1. Set boundaries.
With all the holiday hype, it’s easy to over-commit. “Set realistic expectations and goals,” says Debra Wentz, president and CEO of the New Jersey Association of Mental Health and Addiction Agencies. “You shouldn’t try to do everything or be at everything.” Remember, it’s okay to say no.
While you don’t need to go crazy with last-minute fitness, try to get some exercise. Regular exercise offers tons of benefits, including improving mood and increasing energy levels. If you’re in need of some inspiration, give one of these outside-the-box workouts a try.
3. Experience the outdoors.
Just because it’s winter does not mean you should stay cooped up indoors. Research shows that getting outside can boost your mood. An added benefit: “New Jersey is one of the most beautiful places,” says psychologist Rosalind Dorlen, a member of the Department of Psychiatry at Overlook Hospital and owner of a private practice in Summit. She suggests spending five to 10 minutes outside a day.
4. Enjoy unique holiday activities.
The holiday season means tons of themed activities and events happening around you. It’s a great chance to get in the spirit and make new memories. Go see a holiday show, visit nearby neighborhoods decorated in lights or even hop on the train to New York to enjoy some of the city’s Christmas cheer.
5. Connect with others.
“While people think that they’re connecting all the time on social media, actually people are more isolated than ever,” Wentz says. Don’t forget the true purpose of the holidays: connecting with others. And put down that phone!
6. Plan ahead.
If you tend to get stressed out by all the events and never-ending to-do lists, put a plan in place for peace of mind, Dorlen says. This includes setting a spending budget, shopping early and mapping out what holiday celebrations you’ll be attending.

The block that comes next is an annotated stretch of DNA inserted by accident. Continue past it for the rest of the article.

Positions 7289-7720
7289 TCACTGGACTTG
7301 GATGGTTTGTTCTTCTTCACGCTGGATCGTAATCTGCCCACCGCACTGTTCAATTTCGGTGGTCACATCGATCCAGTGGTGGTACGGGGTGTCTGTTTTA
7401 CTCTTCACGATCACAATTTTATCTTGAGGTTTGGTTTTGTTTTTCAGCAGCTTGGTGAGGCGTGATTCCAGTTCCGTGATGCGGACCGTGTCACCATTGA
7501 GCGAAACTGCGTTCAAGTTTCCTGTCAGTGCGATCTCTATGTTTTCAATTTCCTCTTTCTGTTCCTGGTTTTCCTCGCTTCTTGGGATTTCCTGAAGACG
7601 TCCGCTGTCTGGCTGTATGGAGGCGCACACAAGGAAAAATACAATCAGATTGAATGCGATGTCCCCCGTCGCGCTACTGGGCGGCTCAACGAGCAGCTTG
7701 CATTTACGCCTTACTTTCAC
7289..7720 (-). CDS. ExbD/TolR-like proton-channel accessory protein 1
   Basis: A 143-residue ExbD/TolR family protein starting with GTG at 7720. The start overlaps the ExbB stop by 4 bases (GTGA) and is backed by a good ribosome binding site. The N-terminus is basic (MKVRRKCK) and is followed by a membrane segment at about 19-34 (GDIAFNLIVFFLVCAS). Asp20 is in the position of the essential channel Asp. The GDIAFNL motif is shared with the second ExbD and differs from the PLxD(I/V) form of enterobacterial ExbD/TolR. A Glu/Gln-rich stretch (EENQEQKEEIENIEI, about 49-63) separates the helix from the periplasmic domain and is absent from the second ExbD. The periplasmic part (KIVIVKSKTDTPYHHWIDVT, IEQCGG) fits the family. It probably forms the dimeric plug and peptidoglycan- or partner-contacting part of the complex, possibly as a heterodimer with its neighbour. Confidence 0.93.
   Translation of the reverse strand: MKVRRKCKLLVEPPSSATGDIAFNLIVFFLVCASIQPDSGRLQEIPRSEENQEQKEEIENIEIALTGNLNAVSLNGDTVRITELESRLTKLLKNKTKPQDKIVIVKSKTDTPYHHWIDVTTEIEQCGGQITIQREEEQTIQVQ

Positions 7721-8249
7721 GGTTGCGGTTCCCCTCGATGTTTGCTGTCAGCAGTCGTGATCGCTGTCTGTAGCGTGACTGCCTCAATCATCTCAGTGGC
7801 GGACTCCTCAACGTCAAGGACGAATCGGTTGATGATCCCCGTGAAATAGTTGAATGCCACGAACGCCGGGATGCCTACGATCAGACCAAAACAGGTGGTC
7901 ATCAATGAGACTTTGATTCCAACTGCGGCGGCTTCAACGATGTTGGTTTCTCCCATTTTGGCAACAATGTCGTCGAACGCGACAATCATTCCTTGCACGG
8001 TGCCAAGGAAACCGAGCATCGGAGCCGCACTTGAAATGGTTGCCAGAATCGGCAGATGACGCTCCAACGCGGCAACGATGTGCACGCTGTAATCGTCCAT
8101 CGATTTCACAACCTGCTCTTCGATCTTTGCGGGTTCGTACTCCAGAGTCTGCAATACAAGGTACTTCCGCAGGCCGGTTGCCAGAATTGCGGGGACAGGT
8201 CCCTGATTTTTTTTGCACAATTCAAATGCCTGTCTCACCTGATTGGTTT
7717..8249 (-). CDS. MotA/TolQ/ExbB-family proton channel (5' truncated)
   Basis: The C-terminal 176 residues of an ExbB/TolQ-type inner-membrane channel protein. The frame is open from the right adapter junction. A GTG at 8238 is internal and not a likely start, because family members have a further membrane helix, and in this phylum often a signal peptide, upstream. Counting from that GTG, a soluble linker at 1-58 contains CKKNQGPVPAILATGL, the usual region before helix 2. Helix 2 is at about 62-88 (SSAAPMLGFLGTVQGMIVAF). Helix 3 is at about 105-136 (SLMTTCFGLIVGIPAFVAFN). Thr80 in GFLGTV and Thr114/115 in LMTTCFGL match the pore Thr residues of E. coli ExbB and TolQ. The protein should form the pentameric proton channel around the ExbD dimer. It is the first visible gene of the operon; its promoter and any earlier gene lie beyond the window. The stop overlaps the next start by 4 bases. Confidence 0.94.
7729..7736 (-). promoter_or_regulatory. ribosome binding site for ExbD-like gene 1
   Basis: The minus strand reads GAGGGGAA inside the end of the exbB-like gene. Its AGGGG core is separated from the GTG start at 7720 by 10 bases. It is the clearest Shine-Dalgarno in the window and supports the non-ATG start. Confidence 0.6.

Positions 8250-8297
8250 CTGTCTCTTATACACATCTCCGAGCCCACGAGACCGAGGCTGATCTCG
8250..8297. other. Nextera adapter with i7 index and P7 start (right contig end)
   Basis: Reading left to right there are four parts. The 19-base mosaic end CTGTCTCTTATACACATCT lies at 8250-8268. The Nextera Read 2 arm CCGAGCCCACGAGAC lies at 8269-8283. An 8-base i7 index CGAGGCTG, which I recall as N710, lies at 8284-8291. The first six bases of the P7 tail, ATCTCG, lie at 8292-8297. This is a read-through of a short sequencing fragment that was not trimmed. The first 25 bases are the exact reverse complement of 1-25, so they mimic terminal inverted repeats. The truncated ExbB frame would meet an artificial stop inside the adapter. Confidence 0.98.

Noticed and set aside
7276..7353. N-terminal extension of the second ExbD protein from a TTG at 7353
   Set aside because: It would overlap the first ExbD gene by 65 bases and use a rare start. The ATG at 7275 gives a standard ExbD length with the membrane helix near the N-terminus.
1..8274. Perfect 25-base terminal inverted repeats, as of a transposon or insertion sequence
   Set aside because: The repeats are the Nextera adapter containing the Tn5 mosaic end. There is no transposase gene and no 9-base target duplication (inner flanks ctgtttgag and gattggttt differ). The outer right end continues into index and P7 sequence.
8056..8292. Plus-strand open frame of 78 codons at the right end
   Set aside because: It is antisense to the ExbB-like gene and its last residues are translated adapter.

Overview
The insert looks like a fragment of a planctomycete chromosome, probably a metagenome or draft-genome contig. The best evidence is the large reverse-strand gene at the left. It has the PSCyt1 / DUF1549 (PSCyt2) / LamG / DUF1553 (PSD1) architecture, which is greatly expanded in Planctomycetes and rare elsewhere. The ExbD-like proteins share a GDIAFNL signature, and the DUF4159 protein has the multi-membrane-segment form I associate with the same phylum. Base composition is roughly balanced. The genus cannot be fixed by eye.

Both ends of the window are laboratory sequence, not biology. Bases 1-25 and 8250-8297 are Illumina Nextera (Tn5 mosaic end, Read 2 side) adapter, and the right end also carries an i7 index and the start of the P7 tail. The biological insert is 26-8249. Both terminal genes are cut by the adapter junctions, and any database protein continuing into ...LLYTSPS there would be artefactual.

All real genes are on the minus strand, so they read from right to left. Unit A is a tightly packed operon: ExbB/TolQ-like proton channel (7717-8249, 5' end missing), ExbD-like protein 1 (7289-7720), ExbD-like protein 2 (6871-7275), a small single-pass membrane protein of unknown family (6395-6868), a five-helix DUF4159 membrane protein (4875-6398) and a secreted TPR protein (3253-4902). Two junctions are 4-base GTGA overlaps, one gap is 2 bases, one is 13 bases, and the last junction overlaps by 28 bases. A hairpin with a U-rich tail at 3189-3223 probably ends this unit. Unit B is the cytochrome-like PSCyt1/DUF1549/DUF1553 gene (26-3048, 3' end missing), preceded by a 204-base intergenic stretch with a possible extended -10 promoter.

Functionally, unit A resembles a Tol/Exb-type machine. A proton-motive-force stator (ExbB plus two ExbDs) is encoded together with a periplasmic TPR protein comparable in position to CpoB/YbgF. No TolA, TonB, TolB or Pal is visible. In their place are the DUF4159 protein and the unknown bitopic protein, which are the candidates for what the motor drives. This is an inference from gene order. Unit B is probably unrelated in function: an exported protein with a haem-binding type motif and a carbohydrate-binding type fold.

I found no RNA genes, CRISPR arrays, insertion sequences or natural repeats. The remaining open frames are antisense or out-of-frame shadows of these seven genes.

Bring joy to others—and yourself—by giving back. You can start small, by donating coats and collecting canned goods in your office, or go bigger by volunteering in a soup kitchen. “Nothing helps us more,” Dorlen says, “than doing something for others. It’s good medicine.”
8. Build in “me” time.
Don’t forget about yourself during the holidays. “It’s important to create time for yourself,” Wentz says. Even setting aside 15 minutes for a favorite activity can make a difference.
9. Maintain your routine.
If you’re typically all about consistency, stick to it during the holidays, Wentz says. Keeping things as “normal” as possible can help your mood.
10. Eat well.
A healthy diet can help with a healthy mindset. There are lots of treats and goodies during the holidays, but a few days shouldn’t dictate how you eat for the rest of the year. “Take care of yourself by doing the things your mother always told you to do,” Dorlen says. That includes eating your veggies.Click here to leave a comment